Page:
Before COVID-19, the winds of change were already gently guiding workloads towards public cloud platforms such as AWS and Azure. Then in 2020, the pandemic-driven shift to remote work catalyzed change and propelled cloud migration plans forward in many organizations. Despite the shift to cloud — hardware spending still remains on top.
On-Premises Servers Are Dead? No! No, They’re Not
Around this time, you probably noticed an uptick in the number of articles proclaiming that “on-premises servers are dead” and that the pandemic would seal hardware’s demise.
Some hardware spending has indeed shifted into cloud services since 2020, but reports of the death of servers and an imminent drop in all hardware spending have been greatly exaggerated.
Reliable Future Tech Trend and Spending Behaviors
How do I know? I don’t have a crystal ball, but my company, Spiceworks Ziff Davis (SWZD), has a very reliable way of predicting future tech trends and spending behaviors.
The Voice of IT
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Many members are eager to voice their opinions to our research team through the Voice of IT, our research program that tracks trends across a wide range of technologies. This invaluable feedback from IT professionals in the trenches gives us actionable insights that we can share with everyone in the industry, including IT buyers, vendors, and journalists.
Remote workers have increased cloud adoption. In a recent Cloud Trends study, IT buyers said that half their workloads would run in a public cloud by 2023, up from 40% in 2021. Additionally, over one-third of organizations said they accelerated cloud migration plans due to COVID-19.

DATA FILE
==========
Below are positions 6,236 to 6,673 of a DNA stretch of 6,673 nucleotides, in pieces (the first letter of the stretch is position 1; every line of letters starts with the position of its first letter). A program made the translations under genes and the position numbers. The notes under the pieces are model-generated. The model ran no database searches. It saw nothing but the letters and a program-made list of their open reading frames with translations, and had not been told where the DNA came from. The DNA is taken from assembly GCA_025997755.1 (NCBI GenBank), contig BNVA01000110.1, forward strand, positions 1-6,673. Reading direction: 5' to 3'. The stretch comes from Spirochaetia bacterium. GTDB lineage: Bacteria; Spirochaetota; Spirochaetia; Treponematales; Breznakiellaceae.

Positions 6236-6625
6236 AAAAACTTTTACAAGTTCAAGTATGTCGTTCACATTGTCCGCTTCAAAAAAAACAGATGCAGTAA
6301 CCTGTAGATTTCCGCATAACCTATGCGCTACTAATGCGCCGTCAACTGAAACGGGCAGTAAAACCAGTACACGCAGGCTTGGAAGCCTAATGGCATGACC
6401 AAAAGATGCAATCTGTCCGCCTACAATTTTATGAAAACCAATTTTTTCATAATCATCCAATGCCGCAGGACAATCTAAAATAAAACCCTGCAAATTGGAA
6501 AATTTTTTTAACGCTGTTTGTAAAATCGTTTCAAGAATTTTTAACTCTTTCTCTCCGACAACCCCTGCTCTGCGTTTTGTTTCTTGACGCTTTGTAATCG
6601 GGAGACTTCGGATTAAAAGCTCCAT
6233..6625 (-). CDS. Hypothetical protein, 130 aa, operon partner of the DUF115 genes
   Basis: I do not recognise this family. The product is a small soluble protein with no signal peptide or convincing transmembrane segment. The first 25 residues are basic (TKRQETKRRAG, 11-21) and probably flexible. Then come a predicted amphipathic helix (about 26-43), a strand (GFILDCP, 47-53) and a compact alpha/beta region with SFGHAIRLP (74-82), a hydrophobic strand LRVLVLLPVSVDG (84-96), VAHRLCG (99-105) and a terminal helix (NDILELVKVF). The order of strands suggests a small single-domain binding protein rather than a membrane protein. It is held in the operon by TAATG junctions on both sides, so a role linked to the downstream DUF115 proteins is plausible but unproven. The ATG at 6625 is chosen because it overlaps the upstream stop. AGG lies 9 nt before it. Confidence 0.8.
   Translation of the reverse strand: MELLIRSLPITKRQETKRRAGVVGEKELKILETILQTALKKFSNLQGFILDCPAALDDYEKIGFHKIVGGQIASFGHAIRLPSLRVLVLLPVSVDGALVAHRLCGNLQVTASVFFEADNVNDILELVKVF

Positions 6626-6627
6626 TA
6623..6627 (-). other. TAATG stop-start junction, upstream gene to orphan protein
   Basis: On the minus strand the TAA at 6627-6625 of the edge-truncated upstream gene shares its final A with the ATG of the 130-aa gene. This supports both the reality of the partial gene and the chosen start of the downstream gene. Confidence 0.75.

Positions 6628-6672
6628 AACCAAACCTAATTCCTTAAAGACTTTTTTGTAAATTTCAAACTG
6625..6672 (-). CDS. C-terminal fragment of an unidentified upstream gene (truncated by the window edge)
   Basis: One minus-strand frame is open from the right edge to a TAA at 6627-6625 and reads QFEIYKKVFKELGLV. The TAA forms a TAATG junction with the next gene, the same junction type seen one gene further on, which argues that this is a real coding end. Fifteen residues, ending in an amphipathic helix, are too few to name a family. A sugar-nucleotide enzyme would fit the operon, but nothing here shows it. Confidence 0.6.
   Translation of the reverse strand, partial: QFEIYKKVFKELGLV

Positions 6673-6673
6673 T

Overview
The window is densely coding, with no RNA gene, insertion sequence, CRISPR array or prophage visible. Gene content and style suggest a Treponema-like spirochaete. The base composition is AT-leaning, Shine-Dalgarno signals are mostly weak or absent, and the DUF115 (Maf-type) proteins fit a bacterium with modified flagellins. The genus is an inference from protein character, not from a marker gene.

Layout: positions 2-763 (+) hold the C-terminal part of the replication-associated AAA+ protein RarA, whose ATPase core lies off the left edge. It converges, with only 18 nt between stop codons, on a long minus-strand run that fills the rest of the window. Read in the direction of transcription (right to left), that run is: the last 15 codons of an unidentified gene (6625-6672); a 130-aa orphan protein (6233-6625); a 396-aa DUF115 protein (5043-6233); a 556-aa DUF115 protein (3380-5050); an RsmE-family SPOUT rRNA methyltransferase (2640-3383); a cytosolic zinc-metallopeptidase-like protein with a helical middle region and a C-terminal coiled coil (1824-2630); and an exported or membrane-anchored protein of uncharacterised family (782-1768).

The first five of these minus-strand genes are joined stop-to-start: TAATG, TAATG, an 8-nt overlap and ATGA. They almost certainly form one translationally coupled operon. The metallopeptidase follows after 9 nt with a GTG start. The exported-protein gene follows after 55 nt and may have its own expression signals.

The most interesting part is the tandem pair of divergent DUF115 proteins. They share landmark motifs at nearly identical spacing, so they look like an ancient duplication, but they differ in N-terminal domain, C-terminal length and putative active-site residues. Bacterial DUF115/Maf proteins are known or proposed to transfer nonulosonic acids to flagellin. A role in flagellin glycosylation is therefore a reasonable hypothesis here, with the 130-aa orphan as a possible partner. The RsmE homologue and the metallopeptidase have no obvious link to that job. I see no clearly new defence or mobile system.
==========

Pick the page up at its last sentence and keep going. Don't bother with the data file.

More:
No doubt, there are strong use cases for many businesses to migrate workloads to the cloud, and there is data to back this up.
Current beliefs among IT buyers despite the shift to cloud
- 80% say cloud is helpful in supporting remote workers
- 54% think cloud providers can offer superior security compared to their own data centers
- 50% said their organization prefers to pay for infrastructure as a recurring operating expense vs. as a larger capital expense
But while leveraging cloud is compelling for many use cases in many organizations, this delivery model isn’t a magic bullet that solves every IT problem.
Hardware is Here to Stay, and Hardware Spending is on Top
Our research reveals that hardware still accounts for the largest portion of IT spending despite cloud headwinds. According to the State of IT, our annual report on tech adoption and spending, 30% of IT budgets will be allocated to hardware in 2022, compared to 26% for hosted/cloud-based services.
While it’s true that cloud budgets have grown (in 2020, they accounted for 22% of IT budgets), the truth is that very few organization will abandon their on-premises servers altogether. According to the SWZD Hardware Trends in 2022 and Beyond study, 94% of businesses still plan to use self-hosted physical servers going forward, and for many reasons.